Hereford eNews
Hereford Highlights | Market Update | Industry Insight Volume 4, Issue 43
Welcome{IF ISEMPTY [Name] THEN "" ELSE ", " END IF} {IF ISEMPTY [Name] THEN "" ELSE [Name] END IF}{IF NOT ISEMPTY [Name] THEN ", " ELSE " " END IF} to Hereford eNews, your source of the most current news affecting Hereford breeders. We aim to focus on newsworthy events pertaining to the Hereford seedstock industry. Sponsored by the American Hereford Association (AHA). Information sent to subscribers comes from material available on or authored by AHA, Hereford World and Certified Hereford Beef (CHB) LLC staff.
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Hereford Highlights

No eNews Next Week

There will be no Hereford eNews next week due to the holiday. All of us at the American Hereford Association (AHA) wish you a very happy Thanksgiving. It is our hope that you and your families have much to be thankful for. If you are traveling this holiday, be safe. We will resume our weekly eNews distribution the week after Thanksgiving.

Discover Cards Now Accepted

AHA members can now use their Discover cards to pay for AHA services such as registrations, membership dues, transfers, inventory fees and advertising. We will still accept Visa and MasterCard as always and are adding Discover to the mix for your convenience.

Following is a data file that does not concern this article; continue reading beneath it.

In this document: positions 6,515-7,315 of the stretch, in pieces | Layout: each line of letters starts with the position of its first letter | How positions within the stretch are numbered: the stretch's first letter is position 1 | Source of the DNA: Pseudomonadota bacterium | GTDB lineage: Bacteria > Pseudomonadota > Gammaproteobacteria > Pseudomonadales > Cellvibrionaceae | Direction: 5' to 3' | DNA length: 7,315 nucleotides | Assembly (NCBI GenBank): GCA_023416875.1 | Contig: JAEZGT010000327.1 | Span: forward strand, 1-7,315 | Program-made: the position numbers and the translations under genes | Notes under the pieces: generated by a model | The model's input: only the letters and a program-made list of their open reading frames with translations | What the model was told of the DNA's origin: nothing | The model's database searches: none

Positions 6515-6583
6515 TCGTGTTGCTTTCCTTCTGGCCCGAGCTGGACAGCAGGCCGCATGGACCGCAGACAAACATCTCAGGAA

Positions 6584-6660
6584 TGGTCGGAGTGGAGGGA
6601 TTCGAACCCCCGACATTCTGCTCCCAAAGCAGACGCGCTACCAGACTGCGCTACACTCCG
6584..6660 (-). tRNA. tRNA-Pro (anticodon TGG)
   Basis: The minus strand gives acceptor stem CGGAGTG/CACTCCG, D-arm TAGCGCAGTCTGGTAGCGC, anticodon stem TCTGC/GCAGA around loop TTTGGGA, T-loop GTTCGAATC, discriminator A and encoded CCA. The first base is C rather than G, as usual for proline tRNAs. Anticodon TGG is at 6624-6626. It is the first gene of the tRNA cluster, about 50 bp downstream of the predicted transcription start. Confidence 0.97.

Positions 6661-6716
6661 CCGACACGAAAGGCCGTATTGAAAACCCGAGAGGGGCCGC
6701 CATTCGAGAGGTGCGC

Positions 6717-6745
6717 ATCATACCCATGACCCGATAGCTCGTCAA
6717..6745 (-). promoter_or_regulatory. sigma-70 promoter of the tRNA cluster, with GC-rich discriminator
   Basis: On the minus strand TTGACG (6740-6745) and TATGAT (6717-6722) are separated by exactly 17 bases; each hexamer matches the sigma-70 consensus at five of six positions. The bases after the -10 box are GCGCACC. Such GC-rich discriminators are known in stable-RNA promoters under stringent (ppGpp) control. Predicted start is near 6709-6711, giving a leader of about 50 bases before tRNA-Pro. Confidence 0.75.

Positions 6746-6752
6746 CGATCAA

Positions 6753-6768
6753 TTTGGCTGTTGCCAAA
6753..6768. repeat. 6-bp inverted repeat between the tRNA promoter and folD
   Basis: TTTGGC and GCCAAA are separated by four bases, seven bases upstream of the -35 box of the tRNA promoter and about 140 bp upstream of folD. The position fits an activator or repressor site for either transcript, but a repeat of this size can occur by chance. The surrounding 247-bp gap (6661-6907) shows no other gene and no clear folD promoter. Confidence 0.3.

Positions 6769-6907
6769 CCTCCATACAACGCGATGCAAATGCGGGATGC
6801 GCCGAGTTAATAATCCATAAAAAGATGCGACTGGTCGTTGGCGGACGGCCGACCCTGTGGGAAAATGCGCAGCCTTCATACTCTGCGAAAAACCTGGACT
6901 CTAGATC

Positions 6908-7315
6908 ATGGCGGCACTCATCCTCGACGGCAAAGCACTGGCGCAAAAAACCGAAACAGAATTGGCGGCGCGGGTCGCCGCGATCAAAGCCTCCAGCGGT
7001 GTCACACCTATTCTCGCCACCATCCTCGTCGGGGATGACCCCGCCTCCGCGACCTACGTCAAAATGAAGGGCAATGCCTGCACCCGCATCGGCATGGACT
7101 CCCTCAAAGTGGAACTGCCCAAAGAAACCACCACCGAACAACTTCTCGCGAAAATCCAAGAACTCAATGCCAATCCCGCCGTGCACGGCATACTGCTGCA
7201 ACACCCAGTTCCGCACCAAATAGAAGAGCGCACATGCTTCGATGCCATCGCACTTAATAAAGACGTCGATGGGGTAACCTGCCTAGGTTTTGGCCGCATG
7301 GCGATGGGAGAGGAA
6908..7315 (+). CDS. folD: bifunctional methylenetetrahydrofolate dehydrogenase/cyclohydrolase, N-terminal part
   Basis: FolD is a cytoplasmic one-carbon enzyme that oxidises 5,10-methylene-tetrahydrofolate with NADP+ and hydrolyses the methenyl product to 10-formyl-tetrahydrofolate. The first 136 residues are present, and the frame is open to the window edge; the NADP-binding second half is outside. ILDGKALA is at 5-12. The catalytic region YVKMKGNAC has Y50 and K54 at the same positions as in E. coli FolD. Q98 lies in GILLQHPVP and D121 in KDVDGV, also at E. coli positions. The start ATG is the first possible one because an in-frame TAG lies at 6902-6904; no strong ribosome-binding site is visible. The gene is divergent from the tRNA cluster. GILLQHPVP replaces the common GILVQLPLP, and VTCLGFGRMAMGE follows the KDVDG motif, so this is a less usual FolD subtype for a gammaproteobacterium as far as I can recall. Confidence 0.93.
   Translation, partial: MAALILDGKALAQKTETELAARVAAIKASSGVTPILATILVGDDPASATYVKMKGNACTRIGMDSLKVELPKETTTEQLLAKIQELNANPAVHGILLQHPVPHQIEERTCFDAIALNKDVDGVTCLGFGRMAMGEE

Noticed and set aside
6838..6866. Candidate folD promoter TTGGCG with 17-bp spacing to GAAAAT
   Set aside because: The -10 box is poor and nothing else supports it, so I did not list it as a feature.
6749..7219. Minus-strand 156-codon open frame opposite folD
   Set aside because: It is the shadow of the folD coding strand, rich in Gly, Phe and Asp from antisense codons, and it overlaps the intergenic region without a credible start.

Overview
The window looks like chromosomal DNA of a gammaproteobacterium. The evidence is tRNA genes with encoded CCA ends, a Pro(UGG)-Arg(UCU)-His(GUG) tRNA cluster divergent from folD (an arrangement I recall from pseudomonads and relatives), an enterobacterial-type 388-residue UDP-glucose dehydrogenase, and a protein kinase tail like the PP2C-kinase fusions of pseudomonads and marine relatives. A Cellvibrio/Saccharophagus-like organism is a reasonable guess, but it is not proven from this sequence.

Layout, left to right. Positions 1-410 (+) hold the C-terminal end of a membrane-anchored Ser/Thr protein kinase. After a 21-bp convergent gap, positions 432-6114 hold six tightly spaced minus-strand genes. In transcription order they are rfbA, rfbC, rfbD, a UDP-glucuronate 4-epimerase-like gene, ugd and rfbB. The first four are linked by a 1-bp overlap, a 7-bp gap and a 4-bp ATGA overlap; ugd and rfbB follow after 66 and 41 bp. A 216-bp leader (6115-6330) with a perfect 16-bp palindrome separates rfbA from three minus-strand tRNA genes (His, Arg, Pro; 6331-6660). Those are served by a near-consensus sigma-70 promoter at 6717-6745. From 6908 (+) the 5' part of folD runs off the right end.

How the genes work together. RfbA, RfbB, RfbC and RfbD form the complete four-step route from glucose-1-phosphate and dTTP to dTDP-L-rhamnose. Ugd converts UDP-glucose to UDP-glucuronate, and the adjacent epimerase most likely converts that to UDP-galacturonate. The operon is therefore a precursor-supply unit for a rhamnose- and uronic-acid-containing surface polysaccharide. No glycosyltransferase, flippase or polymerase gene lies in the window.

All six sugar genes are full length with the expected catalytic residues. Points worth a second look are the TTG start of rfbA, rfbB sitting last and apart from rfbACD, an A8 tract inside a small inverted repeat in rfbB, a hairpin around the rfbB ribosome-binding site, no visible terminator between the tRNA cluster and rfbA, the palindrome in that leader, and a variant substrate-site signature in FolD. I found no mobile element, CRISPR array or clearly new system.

Restaurant Adds CHB to Menu

The Power Plant Restaurant and Brewery located in historic downtown Parkville, Mo., has added Certified Hereford Beef® (CHB) to its menu. This unique restaurant was originally the Park College Power Plant. The restaurant’s management chose to serve their customers CHB over other branded beef products because of CHB’s consistent great taste and tenderness.

Don’t Miss Out on These Hereford Christmas Ideas

Do your Christmas shopping with the American Hereford Women (AHW) and at the
same time help raise funds for Hereford juniors.

Items for sale include:

  • Learning With Herefords! DVD — $25 (updated cost)
  • "A Hereford Legacy" Bud Snidow DVD — $20

Add $2 shipping and handling for each DVD ordered.

To order, contact Cheryl Evans at or P.O. Box 310, Winona, MS 38967.